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Sunday, August 28, 2016

All but BMS reject appeal to call off Sept.2 strike

Support for the strike from so many sections could make it one of the biggest in recent memory

All the central trade unions (CTUs), barring the Rashtriya Swayamsevak Sangh (RSS)-affiliated Bharatiya Mazdoor Sangh (BMS) on Saturday evening categorically rejected the appeal made on Friday by the Union Labour and Employment Minister Bandaru Dattatreya to call off the scheduled September 2 all-India general strike.

Responding to an e-mail sent by the Minister to the trade unions, which lists the ‘proactive steps’ taken by the government to address the unions’ charter of demands, AITUC General Secretary Gurudas Das Gupta told The Hindu, “The Minister’s letter and the status report on our charter of demands is a repetition of old arguments. Nothing tangible has been offered, so our decision to strike stands.” 

An isolated BMS, which has had two rounds of talks with the Group of Ministers led by Union Finance Minister Arun Jaitley, is waiting to hear formally from the government before taking a view on the strike.

Virjesh Upadhyay, BMS’ General Secretary told The Hindu, “Yes, I have heard of the Minister’s letter. We do not appreciate the approach of the Centre. Having said that, I want to state that we observed a certain advancement in the position of the government on our demands on issues related to anganwadi workers, bonus, and minimum wages. So, we would wait for a formal word from the government on commitments made to us. Otherwise, we would be compelled to take action.”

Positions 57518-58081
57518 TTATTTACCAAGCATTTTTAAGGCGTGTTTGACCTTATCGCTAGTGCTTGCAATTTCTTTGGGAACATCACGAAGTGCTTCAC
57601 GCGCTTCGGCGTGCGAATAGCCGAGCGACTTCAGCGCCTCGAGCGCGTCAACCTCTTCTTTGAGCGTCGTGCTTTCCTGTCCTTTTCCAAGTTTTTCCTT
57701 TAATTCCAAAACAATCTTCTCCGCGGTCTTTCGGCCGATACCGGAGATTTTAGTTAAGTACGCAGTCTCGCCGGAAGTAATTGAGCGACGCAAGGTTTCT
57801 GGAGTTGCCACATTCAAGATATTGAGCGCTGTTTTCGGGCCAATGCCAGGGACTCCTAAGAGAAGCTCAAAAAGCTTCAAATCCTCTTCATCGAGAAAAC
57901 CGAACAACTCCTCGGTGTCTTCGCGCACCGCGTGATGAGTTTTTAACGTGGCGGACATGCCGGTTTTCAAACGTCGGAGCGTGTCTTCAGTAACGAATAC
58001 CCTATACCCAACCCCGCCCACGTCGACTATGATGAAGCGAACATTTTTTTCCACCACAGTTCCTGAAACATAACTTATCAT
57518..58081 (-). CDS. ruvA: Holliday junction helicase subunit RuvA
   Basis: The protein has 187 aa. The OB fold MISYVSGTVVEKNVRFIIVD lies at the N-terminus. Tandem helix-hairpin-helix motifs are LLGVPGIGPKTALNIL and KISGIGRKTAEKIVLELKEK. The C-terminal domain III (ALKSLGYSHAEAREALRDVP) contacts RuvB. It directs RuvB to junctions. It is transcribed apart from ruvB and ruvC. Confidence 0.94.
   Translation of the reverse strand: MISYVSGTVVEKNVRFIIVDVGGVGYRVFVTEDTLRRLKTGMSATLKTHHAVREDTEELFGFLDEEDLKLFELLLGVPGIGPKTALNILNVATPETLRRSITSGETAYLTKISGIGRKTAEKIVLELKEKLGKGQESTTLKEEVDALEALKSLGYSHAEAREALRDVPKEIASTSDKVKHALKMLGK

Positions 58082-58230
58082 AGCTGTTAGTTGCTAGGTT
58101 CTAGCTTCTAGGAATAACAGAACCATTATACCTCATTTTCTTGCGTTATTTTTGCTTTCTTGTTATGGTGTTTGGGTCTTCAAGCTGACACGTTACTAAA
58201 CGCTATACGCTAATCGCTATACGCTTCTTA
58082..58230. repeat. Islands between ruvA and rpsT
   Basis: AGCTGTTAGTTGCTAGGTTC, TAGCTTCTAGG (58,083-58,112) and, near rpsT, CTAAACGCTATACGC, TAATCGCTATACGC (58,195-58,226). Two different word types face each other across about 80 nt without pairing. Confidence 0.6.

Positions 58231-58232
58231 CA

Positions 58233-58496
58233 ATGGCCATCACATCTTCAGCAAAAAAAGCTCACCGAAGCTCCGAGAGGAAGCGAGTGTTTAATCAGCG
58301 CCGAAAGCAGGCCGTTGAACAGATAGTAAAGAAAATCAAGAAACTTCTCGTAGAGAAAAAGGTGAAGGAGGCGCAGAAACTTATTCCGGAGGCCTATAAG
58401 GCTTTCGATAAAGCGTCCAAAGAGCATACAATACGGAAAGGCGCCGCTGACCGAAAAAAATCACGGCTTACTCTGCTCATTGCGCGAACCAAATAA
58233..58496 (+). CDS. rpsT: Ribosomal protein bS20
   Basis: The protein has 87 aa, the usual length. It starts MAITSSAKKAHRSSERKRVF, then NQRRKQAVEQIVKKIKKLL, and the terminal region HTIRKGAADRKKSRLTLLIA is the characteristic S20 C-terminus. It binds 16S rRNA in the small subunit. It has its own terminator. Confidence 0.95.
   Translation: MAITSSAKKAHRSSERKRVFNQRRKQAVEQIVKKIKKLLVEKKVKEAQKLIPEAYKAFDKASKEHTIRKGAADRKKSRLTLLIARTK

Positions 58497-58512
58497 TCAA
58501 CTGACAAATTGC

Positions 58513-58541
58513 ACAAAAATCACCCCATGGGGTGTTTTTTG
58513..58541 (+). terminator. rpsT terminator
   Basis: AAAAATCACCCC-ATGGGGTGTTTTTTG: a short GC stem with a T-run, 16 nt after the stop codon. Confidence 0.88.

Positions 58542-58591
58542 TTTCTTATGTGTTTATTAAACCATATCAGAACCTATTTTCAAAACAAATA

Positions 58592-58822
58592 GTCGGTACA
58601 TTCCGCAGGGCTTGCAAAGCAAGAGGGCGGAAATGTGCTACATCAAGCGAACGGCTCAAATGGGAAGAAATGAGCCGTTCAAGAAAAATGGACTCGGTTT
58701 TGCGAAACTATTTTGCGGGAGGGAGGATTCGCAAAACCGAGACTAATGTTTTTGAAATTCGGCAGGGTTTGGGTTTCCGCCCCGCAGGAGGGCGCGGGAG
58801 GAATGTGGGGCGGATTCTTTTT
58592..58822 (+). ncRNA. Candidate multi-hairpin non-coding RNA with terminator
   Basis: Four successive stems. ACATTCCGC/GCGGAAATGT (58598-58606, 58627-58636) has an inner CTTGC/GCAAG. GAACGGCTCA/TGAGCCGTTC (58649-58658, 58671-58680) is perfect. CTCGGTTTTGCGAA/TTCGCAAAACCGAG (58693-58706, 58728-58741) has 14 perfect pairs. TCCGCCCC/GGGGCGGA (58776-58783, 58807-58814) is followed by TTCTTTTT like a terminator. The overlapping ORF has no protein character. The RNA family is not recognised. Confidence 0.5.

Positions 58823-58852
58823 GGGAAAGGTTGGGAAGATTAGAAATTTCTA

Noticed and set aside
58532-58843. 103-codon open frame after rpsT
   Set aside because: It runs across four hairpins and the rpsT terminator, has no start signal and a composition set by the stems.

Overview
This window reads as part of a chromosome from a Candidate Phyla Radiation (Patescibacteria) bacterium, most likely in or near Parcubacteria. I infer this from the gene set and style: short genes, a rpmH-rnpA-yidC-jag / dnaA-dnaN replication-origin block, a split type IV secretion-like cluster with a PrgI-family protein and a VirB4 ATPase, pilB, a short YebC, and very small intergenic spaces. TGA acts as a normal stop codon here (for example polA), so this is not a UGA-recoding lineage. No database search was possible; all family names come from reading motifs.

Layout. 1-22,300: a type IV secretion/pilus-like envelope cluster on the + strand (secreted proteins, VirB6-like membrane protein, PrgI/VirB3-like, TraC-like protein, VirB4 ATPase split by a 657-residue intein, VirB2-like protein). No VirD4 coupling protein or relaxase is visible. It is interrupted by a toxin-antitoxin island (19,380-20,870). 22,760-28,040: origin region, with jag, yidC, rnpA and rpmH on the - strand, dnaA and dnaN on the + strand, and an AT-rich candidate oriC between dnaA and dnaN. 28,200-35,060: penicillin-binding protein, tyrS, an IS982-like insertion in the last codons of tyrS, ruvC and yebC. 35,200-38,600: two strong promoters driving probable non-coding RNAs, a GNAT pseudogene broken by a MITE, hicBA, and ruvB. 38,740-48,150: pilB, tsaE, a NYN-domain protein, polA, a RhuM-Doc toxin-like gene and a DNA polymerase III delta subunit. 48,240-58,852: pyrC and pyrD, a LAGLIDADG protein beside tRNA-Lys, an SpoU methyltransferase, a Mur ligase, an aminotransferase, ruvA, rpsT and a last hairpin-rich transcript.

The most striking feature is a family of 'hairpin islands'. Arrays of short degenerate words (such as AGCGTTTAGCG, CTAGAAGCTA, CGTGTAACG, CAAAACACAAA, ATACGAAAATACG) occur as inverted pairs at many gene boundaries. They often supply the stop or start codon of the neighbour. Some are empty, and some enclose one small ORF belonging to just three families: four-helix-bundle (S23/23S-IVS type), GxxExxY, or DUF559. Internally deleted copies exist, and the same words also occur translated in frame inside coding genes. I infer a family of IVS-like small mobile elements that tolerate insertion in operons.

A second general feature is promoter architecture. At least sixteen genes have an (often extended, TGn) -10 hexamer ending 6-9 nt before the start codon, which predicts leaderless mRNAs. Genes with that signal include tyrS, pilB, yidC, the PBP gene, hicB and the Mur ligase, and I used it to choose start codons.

The AITUC leader’s letter to the Minister argues that for over a year, the GoM had not convened a single meeting with any central trade union barring one [the BMS].

The letter adds: “The government is going ahead with pro-employer labour law amendments through executive orders or otherwise, and giving assent to the anti-worker amendments moved by some state governments.”

Similar one last year
CTUs had observed a similar strike on September 2 last year on a broad chapter of 12 demands in protest against what they had termed as the “anti-people” policies of the Narendra Modi government. The BMS, which had initially agreed to the strike call, backed off in the last minute.

Unions of central government employees, who have their own grievances related to the implementation of the 7th Pay Commission, are also mulling over the possibility of extending support to the strike.

Last week, university and college teachers’ unions backed the strike. Support to the strike from so many sections could make it one of the biggest in recent memory. 

Among the demands of the trade unions are strict enforcement of all basic labour laws, minimum wages of not less than Rs. 15,000 per month with provisions of indexation, assured enhanced pension of not less than Rs. 3,000 per month, stoppage of disinvestment in central/state PSUs, the end of contracting permanent perennial work, and the payment of same wages.
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